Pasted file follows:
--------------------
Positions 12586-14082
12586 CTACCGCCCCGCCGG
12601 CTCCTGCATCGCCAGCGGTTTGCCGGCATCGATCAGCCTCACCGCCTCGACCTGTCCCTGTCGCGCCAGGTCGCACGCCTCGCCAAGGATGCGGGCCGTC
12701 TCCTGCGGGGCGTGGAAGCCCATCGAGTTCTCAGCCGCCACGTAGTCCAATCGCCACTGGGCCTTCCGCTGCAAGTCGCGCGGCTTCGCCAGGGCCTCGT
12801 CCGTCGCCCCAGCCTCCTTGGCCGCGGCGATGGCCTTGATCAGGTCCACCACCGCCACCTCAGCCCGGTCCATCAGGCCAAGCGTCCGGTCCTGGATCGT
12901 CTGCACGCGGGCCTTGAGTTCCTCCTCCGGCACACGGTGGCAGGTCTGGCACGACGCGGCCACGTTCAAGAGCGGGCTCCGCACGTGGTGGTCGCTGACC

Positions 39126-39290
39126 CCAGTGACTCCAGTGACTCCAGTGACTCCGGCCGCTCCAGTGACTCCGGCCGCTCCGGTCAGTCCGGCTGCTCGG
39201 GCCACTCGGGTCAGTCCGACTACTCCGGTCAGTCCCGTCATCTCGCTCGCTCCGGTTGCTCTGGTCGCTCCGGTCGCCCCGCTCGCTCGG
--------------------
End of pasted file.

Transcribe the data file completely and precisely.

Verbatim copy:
Positions 12586-14082
12586 CTACCGCCCCGCCGG
12601 CTCCTGCATCGCCAGCGGTTTGCCGGCATCGATCAGCCTCACCGCCTCGACCTGTCCCTGTCGCGCCAGGTCGCACGCCTCGCCAAGGATGCGGGCCGTC
12701 TCCTGCGGGGCGTGGAAGCCCATCGAGTTCTCAGCCGCCACGTAGTCCAATCGCCACTGGGCCTTCCGCTGCAAGTCGCGCGGCTTCGCCAGGGCCTCGT
12801 CCGTCGCCCCAGCCTCCTTGGCCGCGGCGATGGCCTTGATCAGGTCCACCACCGCCACCTCAGCCCGGTCCATCAGGCCAAGCGTCCGGTCCTGGATCGT
12901 CTGCACGCGGGCCTTGAGTTCCTCCTCCGGCACACGGTGGCAGGTCTGGCACGACGCGGCCACGTTCAAGAGCGGGCTCCGCACGTGGTGGTCGCTGACC

Positions 39126-39290
39126 CCAGTGACTCCAGTGACTCCAGTGACTCCGGCCGCTCCAGTGACTCCGGCCGCTCCGGTCAGTCCGGCTGCTCGG
39201 GCCACTCGGGTCAGTCCGACTACTCCGGTCAGTCCCGTCATCTCGCTCGCTCCGGTTGCTCTGGTCGCTCCGGTCGCCCCGCTCGCTCGG